When confronted with imminent evacuation — as thousands were during the largest fire in Los Angeles in a century — what do you take with you?
Smoke billows up and over the brown mountain ridge. Ash sifts down in swirling flakes and settling dust. The sky is an eerie golden grey, the color of the end of the world. Helicopters roll over and around every few minutes with ominous hums, dropping fire retardant in great white swaths onto flames.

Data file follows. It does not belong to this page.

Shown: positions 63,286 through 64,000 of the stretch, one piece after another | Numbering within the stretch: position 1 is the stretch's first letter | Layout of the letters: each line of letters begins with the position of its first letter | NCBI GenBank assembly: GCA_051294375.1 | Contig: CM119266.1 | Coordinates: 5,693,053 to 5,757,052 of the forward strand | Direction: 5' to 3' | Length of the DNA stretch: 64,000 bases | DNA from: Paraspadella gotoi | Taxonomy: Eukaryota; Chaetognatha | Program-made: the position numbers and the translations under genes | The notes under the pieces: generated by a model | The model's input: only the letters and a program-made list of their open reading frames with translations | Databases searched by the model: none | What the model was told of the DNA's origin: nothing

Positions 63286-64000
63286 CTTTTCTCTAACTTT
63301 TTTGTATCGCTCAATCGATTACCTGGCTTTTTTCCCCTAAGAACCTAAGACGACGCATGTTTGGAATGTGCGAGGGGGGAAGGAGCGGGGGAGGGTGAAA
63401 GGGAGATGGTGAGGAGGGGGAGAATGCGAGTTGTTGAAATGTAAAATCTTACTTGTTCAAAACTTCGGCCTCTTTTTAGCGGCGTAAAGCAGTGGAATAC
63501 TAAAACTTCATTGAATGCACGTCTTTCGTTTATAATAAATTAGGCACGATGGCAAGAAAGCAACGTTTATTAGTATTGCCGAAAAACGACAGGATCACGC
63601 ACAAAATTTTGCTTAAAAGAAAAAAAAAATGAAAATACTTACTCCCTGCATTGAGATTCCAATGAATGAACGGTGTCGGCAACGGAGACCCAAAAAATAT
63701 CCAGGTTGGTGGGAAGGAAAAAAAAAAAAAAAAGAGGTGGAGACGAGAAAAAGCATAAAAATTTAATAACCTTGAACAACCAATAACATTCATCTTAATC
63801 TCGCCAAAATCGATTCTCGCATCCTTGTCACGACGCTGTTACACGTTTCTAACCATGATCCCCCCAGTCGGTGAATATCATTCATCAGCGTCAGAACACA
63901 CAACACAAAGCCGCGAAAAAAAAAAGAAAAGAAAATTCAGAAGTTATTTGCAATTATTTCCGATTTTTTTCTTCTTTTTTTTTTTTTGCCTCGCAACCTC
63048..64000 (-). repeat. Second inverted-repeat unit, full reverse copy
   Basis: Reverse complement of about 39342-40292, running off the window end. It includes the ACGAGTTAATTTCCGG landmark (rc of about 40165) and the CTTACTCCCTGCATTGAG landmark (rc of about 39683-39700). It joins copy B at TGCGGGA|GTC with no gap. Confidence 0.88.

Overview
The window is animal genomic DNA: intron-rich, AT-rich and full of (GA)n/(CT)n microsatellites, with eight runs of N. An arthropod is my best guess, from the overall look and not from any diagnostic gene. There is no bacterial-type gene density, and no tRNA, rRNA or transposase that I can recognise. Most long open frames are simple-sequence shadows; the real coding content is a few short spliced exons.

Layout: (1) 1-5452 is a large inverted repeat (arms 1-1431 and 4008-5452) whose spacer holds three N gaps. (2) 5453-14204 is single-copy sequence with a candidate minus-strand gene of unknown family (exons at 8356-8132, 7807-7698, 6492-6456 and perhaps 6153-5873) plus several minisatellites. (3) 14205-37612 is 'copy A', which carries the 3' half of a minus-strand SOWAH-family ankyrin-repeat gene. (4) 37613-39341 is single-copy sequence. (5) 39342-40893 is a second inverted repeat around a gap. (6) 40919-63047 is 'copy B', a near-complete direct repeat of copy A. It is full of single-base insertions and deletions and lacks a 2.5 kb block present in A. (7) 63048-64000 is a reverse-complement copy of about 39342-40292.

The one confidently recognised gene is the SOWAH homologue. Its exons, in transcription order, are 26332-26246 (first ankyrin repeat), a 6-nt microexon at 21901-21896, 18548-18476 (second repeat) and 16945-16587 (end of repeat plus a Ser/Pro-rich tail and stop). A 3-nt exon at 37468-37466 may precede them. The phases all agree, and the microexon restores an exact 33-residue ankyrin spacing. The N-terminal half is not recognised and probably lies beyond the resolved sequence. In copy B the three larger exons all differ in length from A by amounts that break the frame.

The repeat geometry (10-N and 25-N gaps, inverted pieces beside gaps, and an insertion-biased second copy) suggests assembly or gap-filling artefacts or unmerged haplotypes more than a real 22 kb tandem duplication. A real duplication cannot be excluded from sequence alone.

August is fire season in Los Angeles, a month predictably scarred by blazes, when fires spread across the bone-dry desert chaparral like water sliding downhill. This one, the “Station Fire,” was the largest forest fire Los Angeles County has seen in a century and a half. It burned 242 square miles, destroyed 80 homes, and killed two of the nearly 5,000 firefighters who bravely fought the blaze. The scope is unfathomable…Read Full Article